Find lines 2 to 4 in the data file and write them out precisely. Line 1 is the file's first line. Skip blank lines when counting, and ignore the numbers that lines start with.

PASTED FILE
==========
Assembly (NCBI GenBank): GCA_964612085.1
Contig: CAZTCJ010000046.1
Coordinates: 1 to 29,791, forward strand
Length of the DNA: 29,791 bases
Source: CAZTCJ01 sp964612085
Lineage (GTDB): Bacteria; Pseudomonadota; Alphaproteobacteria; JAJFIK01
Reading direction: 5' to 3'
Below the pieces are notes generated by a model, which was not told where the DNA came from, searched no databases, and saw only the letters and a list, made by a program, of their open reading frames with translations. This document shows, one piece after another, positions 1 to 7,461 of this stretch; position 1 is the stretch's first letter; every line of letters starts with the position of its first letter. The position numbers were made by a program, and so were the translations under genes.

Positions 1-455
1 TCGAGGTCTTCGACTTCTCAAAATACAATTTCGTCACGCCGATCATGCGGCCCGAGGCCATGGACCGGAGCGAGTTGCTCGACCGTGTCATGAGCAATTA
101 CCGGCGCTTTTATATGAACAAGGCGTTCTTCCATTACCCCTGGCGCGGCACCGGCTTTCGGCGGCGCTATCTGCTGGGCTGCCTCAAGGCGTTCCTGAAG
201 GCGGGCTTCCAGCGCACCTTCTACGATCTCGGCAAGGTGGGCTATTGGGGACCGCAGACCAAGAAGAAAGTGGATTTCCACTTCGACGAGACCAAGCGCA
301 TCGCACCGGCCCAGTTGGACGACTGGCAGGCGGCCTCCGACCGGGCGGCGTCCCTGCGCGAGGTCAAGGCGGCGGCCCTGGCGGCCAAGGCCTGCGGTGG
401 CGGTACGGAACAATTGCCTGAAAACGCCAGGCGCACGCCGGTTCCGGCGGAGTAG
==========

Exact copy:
Contig: CAZTCJ010000046.1
Coordinates: 1 to 29,791, forward strand
Length of the DNA: 29,791 bases